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    Many wags have noted that, "You can ignore reality but you can't ignore the consequences of doing so." Or as James Kunstler recently put it, 
Having lived through a reality-optional period of history, it will come as a shock to learn that the world requires us to pay attention to what is really happening and to act accordingly.

 Reality Number One

    Savers and investors need to take note of short-term developments that appear to be improving the economy (e.g., declining inflation) but also the long-term trends that work against them. One of those negative trends is the relentless increase in the world's money supply (monetary inflation) that - to the great astonishment of central bankers - brought about the recent pain of price inflation.

    After initially assuring an anxious world that US price inflation was both moderate and "transitory" Fed chair Jerome Powell and other central bankers were forced to eat crow as inflation soared to 9% and more. Powell now tells us that inflation is coming down to his 2% goal due to the Fed's multiple, if woefully tardy, interest rate hikes. He just hiked rates another .25% and hopes to convince us that we will soon return to the promised Goldilocks economy of "just the right amount of inflation and unemployment" (as if he had a clue how much of either the US economy "needs"). Politicians and the media join him in predicting that all will soon be well again. Is that really so? To explain our skepticism, this chart shows hypothetical inflation surging from 2% to 8% and, after time, falling back to 2%. 

Year Over Year Inflation Rate 

The viewer is led to believe that the damage done to the economy by the heavy dose of inflation has been successfully reversed. That is not close to reality. The long-term effects of inflation have not been eliminated but instead have been permanently baked into the economy's cake as the next chart shows. 

In this example, prices increase at 8% a year.  In year one base prices are 100. They will double by the tenth year to over 200 and will continue to rise thereafter, albeit at the slower 2% pace. Prices do not return to their pre-inflation levels because the effects of inflation are cumulative.  The damage the Fed did to the US economy through its years of reckless negative real interest rates and printing trillions of dollars - is permanentUnless your salary increased at or more than the cumulative inflation rate, you are left ever further behind and will be forced to consume your savings or go further into debt to pay the now-permanent higher prices. Jamie Dimon and Nancy Pelosi will not struggle to pay twice as much for milk and eggs or rent but millions of workers and retirees will. The main stream media studiously ignore this ugly reality.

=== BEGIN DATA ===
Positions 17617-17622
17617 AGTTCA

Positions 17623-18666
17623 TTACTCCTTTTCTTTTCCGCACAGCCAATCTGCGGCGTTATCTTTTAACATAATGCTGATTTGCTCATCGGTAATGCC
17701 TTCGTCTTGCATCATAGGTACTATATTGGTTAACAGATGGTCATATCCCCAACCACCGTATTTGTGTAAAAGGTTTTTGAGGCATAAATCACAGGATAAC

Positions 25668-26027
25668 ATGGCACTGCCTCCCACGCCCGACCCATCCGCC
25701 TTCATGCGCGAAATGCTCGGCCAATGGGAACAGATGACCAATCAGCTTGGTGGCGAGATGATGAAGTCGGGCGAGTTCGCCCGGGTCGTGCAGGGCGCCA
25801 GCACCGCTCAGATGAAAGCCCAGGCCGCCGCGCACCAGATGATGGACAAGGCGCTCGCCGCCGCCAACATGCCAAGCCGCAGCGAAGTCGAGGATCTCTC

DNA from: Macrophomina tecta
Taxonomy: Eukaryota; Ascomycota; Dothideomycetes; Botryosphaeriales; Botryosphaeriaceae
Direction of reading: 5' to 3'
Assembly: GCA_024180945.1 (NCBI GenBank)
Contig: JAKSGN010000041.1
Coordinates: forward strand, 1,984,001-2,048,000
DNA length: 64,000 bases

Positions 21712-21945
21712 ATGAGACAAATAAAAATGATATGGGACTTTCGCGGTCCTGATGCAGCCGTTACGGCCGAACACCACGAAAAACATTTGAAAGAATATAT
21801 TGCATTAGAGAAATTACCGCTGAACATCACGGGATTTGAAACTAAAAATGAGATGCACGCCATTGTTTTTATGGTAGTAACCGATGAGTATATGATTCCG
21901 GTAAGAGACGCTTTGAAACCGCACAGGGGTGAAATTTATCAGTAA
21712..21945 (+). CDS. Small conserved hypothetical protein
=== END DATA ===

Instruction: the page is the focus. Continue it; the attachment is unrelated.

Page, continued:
If you bought a stock that grew in price from $100 to $200 over the time represented in the above chart, you made no real profit - not one cent. The new higher dollar "value" of your shares is in debased dollars that are worth just half as much as before. After paying capital gains taxes on this phantom profit, you are left worse off financially than before you started. This reality will cause many to struggle in retirement to their great surprise.

Reality Number Two

   The flip side of price inflation is currency devaluation. The money we struggle to save for our retirement and emergencies is being constantly debased. Who is responsible for this travesty?  In the US it is our elected (Congress) and unelected (Fed) officials. The cumulative result of this ongoing devaluation is staggering. This chart shows the shocking fall in the value of the US dollar. It has lost 97% of its purchasing power since the Fed was created and over 80% since the early 1970's. What can we learn from this chart?  That saving in dollars is a fool's game. Your dollars are guaranteed to lose massive purchasing power by the time of your retirement. We can hope that Congress and the Fed will stop doing what they have been doing and reverse this 100+ year trend of debasing the dollar. But will they? Congress continues to try to buy your vote with promises of ever larger benefits - as if they flowed from a cornucopia. They neglect to mention that those benefits come out of your pocket through direct taxes and, insidiously, the indirect tax of inflation.